Service versus social justice

10 Mar

The other day I received in the mail an example of something I’ve been talking to schools about: the distinction between service and social justice. While there can be resonance or even simply an overlap between the two, they’re not the same thing. And you can do service that actually serves injustice, even while it improves the circumstance of an individual or a particular community.

I’ll break it down here, courtesy of Spanx. (This is what I get for ordering trouser socks: a lifetime supply of Spanx catalogs.)

The cover of the latest Spanx catalog announces that the company is “Shaping the world one woman at a time: Find out how Spanx, and Founder Sara Blakely, are shaping butts & transforming lives.”

They had me at “transforming lives.” (This promise is de rigeur these days for charitable and service efforts.) So I flipped to Sara’s Giving Pledge, excerpted here:

At Spanx, philanthropy is part of our culture. I believe in sharing the opportunity to give back directly with the people who have helped me earn the right to do so in the first place. We have a rotating philanthropy board made up of employees. Each board is allocated a portion of the company’s profits to give away. They volunteer their time to research and determine who receives the money. Employees get to make surprise visits to organizations with checks in hand and witness the tears first hand. As a company we have created a program called Leg-UP that features other female entrepreneur’s products for free in our catalog. We have also built homes for families together, sent women to college, funded entrepreneurial programs in girls’ schools, joined in a dance flash mob to stop violence against women, and even rendered the queen of talk, Oprah (and our accountants at the time), speechless when we donated $1 million to her Leadership Academy for girls in South Africa.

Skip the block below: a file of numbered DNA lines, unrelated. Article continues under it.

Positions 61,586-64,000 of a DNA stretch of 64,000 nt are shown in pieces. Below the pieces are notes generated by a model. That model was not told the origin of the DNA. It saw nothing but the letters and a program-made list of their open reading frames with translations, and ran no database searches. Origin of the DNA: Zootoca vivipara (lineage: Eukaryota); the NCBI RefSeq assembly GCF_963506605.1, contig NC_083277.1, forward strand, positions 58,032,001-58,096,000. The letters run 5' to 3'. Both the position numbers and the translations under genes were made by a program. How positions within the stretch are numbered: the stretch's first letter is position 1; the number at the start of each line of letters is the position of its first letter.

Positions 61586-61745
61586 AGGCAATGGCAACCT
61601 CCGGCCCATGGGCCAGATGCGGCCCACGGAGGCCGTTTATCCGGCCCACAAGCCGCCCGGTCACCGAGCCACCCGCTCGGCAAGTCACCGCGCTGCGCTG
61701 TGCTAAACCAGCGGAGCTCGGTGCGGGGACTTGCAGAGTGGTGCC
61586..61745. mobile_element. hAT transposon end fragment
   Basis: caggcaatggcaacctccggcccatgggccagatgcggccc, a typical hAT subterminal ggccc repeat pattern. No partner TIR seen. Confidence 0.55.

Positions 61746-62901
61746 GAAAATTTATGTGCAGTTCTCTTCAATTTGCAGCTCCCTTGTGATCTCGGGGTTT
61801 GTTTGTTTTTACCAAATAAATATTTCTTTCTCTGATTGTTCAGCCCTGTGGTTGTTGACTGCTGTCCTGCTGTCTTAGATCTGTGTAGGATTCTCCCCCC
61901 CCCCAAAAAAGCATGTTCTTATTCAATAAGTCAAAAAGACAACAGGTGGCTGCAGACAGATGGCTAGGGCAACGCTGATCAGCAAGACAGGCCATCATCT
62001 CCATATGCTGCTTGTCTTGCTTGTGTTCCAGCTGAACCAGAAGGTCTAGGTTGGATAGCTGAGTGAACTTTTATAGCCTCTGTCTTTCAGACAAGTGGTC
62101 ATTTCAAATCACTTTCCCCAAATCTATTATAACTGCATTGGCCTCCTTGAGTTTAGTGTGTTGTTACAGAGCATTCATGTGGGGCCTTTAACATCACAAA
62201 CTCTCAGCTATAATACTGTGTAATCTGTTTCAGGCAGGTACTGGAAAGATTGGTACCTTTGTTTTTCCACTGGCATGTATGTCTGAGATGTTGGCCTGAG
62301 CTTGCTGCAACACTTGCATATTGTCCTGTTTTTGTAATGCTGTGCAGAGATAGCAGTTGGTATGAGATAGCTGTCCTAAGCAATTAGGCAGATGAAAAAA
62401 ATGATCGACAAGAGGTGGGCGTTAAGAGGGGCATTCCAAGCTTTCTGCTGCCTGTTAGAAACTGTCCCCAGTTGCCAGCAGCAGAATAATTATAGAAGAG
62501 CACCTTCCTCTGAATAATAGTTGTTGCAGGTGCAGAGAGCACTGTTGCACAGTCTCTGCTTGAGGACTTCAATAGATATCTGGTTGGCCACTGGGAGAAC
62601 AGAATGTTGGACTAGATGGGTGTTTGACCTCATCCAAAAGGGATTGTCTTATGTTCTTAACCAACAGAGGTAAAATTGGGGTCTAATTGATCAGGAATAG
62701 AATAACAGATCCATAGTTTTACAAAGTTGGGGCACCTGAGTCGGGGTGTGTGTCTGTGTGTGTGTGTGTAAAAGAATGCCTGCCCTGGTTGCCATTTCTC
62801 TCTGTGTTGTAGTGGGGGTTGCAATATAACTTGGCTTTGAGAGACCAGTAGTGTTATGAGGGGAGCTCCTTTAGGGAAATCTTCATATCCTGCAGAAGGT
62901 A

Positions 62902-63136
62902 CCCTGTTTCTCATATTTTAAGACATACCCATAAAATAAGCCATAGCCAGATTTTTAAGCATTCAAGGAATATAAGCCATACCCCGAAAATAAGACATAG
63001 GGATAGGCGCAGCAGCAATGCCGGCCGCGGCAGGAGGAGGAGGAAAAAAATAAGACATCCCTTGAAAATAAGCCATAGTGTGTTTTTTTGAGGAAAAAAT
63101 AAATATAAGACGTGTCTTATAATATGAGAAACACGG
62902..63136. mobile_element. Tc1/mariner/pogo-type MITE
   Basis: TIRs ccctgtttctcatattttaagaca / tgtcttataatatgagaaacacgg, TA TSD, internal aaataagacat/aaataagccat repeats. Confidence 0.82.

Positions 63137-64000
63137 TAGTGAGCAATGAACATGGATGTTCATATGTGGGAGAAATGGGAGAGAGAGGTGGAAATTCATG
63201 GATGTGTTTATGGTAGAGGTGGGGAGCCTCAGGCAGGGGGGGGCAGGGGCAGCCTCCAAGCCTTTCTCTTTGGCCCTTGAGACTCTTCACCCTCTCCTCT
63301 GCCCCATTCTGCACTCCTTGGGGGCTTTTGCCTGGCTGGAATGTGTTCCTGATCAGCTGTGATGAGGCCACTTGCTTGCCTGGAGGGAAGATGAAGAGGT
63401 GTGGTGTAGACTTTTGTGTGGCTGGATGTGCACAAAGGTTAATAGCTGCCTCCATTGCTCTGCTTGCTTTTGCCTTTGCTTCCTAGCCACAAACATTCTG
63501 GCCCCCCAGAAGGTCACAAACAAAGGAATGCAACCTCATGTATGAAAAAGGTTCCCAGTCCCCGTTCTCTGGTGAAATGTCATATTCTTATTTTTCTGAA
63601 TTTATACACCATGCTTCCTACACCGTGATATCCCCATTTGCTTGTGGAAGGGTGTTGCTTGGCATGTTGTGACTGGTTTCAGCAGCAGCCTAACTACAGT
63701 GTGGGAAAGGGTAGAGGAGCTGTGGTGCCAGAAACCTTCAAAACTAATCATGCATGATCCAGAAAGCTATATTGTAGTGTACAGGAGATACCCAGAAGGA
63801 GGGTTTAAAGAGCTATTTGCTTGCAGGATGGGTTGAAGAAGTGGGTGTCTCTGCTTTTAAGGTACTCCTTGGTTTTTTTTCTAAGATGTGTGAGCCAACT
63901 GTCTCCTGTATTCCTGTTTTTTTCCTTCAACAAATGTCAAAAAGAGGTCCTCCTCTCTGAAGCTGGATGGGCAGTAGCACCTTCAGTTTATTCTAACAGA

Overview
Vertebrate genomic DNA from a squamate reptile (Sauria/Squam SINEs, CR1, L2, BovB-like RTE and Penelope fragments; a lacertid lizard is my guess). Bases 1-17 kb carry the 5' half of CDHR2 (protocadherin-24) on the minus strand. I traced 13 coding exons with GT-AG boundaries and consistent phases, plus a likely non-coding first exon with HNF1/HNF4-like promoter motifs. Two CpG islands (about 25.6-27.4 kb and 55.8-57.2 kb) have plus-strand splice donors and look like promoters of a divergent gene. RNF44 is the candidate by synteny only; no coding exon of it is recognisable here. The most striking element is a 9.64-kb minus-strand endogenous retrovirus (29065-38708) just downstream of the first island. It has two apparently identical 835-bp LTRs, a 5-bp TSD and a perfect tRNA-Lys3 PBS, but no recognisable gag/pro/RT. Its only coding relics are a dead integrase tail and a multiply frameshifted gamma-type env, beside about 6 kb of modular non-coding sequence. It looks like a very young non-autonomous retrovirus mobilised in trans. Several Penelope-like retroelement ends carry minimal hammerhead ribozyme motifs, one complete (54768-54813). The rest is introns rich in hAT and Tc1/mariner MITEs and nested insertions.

I want to be clear: this is awesome. Spanx as a company doesn’t just believe in–they actually provide–charitable, much-needed services for women around the globe because Sara recognizes that opportunity and success are not naturally equally available to all. As she reflects:

I have so much gratitude for being a woman in America. I never lose sight that I was born in the right country, at the right time. And, I never lose sight of the fact that there are millions of women around the world who are not dealt the same deck of cards upon their birth. Simply because of their gender, they are not given the same chance I had to create my own success and follow my dreams. It is for those women that I make this pledge.

Add to her list of identities that impact our access to resources and opportunities: religion, race, physical and mental abilities, sexuality, size…


That’s an interesting one, in the context of a shapewear company’s commitment to making the world “a better place.” And here’s where I get uneasy. Yes, Spanx is providing important and necessary services to women and communities they identify as needing assistance.

And when it claims to “shape the world,” Spanx crosses in my mind from doing a service to supporting injustice. When I read shaming culture, and its efforts to help that movement go global. I wince at how “Keeping it Slimple” is an invitation for women the world over to obsess over our lines, bumps and lumps, in conformity to a very specific white Western aesthetic of feminine beauty. I can’t help but connect the dots between the “Skinny Britch” collection (think girdles) and eating disorders, thinspiration culture and other ways women mask, edit and delete our bodies (not just our shapes, but our colors and our hairs).

I get angry that Spanx gets some of kind do-gooder cred from its service programs toward its main business of “whittling waistlines,” which subtly but stunningly (and with our dollars) perpetuates misogynist, racist, ageist and sizeist standards that do indeed transform us women… just not necessarily into our own best selves. I also get scared, because when Spanx declares, “We’re shaping more than butts. We’re shaping women’s lives,” I believe they really are.


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